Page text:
Oakville American Legion varsity team drops two of three in Arkansas tourney
June 22, 2005 - The Oakville American Legion varsity team traveled last weekend to Mountain Home, Ark., dropping two of three games in tournament play.
"We went 1-2 and should have played better," Oakville head coach Matt Boyer told the Call. "Overall the boys still played well. We played well enough to win."
Oakville opened up tournament play with a commanding 8-0 win over Russellville, Ark.
"We basically started off with a tight game," Boyer said. "We really broke the game open in the fifth inning where we scored four runs."
Starting pitcher Matt Pressler pitched a six-inning no-hitter for Oakville, giving up just two walks, while striking out three.
"Matt was really keeping the ball down and was using his defense," Boyer said. "His last couple of starts have been the Matt Pressler that everyone's use to seeing."
Designated hitter Tony Maus got things started in the first inning with a home run that electrified the Oakville bench.
Maus finished the game with a 2-2 performance with one walk and one run batted in.
"He (Maus) started off in the first inning and got a low and inside pitch and turned on it," Boyer said. "He really got the team pumped up."
First baseman Kevin Bruch also had a strong day at the plate with a 1-3 performance that included three runs batted in and a home run in the fifth inning.
"Kevin ran into some bad luck at the beginning of the season," Boyer said. "He's really starting to find the holes now."
Oakville shortstop Brian Randolph also had a home run in the fifth inning to finish the day with a 1-3 performance that in-cluded one run batted in.
"Brian made a couple of nice backhanded plays in that game," Boyer said. "He's a competitor and just plays hard."
Oakville then lost a heartbreaking 13-11 decision to Benton, Ark.
"It was one of those games where we just were not as sharp as we were in the other game (against Russellville, Ark.)," Boyer said. "It seems that everything was stacked against us from the get go."
Starting pitcher Tim Kappel gave up six runs on nine hits in five innings pitched. The Oakville hurler also walked one and struck out three batters.
"Tim really gutted it out for five innings," Boyer said. "I thought that the way he pitched, he deserved a better fate."
Kappel was relieved by Joel Claeys, who gave up four earned runs on two hits along with one walk.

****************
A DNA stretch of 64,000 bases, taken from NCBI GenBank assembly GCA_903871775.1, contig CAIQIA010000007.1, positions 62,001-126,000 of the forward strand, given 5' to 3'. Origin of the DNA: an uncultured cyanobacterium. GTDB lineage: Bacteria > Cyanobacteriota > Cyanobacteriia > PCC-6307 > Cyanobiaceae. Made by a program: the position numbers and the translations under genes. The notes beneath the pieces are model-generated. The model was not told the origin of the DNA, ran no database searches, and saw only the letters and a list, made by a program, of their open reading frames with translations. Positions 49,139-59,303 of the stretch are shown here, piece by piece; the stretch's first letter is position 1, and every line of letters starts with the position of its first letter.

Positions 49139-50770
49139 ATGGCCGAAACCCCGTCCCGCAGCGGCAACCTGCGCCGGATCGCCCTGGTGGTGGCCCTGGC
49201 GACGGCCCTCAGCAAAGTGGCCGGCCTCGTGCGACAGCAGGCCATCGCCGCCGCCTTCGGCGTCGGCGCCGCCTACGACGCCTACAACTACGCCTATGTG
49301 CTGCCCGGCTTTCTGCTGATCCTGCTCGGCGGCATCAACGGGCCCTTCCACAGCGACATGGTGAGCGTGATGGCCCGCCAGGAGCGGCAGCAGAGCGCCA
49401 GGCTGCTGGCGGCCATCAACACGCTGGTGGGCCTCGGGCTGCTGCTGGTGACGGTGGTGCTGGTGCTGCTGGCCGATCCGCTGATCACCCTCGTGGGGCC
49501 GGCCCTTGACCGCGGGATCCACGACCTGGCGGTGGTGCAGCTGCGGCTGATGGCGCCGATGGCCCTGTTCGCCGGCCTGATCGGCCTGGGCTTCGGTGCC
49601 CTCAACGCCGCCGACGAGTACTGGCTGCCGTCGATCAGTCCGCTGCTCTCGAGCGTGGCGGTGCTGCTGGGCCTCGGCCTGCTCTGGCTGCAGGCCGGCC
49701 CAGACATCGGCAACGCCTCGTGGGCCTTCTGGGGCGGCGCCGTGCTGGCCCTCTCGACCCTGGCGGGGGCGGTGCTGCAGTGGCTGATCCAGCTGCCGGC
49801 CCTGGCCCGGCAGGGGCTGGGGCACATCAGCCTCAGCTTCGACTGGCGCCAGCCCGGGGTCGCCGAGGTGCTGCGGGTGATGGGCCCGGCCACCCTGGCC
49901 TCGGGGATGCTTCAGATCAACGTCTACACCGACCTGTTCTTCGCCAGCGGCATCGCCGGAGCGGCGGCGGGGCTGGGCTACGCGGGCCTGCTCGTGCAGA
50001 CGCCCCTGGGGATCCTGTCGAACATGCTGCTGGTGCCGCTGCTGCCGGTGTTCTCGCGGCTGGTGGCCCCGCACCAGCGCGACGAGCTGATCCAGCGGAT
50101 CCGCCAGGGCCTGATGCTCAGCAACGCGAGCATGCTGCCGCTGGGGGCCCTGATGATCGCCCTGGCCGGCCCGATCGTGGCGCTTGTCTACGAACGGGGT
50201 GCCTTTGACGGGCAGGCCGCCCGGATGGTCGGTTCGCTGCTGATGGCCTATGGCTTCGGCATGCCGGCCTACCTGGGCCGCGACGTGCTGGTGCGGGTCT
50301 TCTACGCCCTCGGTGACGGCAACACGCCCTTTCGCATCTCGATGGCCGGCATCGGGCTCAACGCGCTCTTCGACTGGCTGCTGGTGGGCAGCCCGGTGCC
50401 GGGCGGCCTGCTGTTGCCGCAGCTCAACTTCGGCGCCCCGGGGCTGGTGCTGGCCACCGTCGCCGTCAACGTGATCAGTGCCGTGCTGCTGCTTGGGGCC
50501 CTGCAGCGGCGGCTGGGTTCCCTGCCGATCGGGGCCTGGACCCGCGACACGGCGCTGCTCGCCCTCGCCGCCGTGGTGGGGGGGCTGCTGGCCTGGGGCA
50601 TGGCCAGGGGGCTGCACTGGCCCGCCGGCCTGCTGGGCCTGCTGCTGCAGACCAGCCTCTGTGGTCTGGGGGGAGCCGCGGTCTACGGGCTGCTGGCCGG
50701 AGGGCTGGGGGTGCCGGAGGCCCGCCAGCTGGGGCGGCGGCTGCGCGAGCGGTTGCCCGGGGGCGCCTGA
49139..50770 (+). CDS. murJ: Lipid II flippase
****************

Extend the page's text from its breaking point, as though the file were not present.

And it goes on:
Claeys was relieved by Adam Boyer who completed one inning on the mound in which he gave up a one-run homer. Boyer also struck two batters out in his one-inning appearance.
Oakville's Jake Morgan came in to complete the seventh inning of play and yielded two runs on two hits with two walks and one strikeout.
"We missed some opportunities in the game to win it," Boyer said. "We just didn't do the little things in order to win."
Adam Boyer also had a solid afternoon at the plate with a 3-4 performance that in-cluded four runs batted in.
"He (Boyer) may not hit the cover off the ball, but he put the bat on the ball," Boyer said. "He did have a good day at the plate and I've got to give him that."
Oakville finished with another tough loss in a 6-5 decision to Searcy, Ark.
"Searcy was probably the best team we played," Boyer said. "We were up on the 5-1 and just couldn't put them away."
Starting pitcher Brian Randolph gave up six runs on eight hits in six innings pitched.
Randolph also walked three and struck-out eight in the loss.
"Brian pitched that game even though his arm was sore," Boyer said. "He came down Thursday and then came back home on Friday for the soccer all-star game.
"Brian then drove back down on Friday night and pitched on Saturday afternoon," the coach added.
Oakville catcher Clayton Camp had a solid day at the plate with a 1-3 performance that included a home run.
"Clayton's the type of kid that gives you 110 percent when he's out there," Boyer said. "He actually swung the bat well all weekend."
Up next for Oakville is a game at 8 to-night — June 23— against Anheuser-Busch at Heine Meine field.
"This is a friendly game with some competitiveness," Boyer said. "It's kind of like a bragging rights game between the city kids and the county kids."